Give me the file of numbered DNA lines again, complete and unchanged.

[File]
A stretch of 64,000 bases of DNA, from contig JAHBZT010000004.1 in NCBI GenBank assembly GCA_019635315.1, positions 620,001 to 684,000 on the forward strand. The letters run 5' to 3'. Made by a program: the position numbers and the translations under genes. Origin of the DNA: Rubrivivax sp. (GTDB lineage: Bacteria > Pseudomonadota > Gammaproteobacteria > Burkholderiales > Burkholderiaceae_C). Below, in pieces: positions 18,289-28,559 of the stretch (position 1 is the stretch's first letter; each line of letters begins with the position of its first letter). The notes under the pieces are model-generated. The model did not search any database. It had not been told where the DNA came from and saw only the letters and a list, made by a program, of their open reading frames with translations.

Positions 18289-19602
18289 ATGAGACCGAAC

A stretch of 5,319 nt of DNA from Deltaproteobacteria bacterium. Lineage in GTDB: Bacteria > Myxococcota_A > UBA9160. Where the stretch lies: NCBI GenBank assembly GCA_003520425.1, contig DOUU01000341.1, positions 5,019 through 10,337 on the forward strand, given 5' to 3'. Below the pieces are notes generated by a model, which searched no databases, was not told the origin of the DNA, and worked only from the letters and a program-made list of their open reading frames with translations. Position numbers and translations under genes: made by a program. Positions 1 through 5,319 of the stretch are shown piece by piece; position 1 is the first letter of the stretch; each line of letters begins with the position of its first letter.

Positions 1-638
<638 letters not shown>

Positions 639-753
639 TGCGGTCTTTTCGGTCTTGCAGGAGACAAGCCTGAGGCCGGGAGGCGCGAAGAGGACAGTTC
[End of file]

A stretch of 64,000 bases of DNA, from contig JAHBZT010000004.1 in NCBI GenBank assembly GCA_019635315.1, positions 620,001 to 684,000 on the forward strand. The letters run 5' to 3'. Made by a program: the position numbers and the translations under genes. Origin of the DNA: Rubrivivax sp. (GTDB lineage: Bacteria > Pseudomonadota > Gammaproteobacteria > Burkholderiales > Burkholderiaceae_C). Below, in pieces: positions 18,289-28,559 of the stretch (position 1 is the stretch's first letter; each line of letters begins with the position of its first letter). The notes under the pieces are model-generated. The model did not search any database. It had not been told where the DNA came from and saw only the letters and a list, made by a program, of their open reading frames with translations.

Positions 18289-19602
18289 ATGAGACCGAAC

A stretch of 5,319 nt of DNA from Deltaproteobacteria bacterium. Lineage in GTDB: Bacteria > Myxococcota_A > UBA9160. Where the stretch lies: NCBI GenBank assembly GCA_003520425.1, contig DOUU01000341.1, positions 5,019 through 10,337 on the forward strand, given 5' to 3'. Below the pieces are notes generated by a model, which searched no databases, was not told the origin of the DNA, and worked only from the letters and a program-made list of their open reading frames with translations. Position numbers and translations under genes: made by a program. Positions 1 through 5,319 of the stretch are shown piece by piece; position 1 is the first letter of the stretch; each line of letters begins with the position of its first letter.

Positions 1-638
<638 letters not shown>

Positions 639-753
639 TGCGGTCTTTTCGGTCTTGCAGGAGACAAGCCTGAGGCCGGGAGGCGCGAAGAGGACAGTTC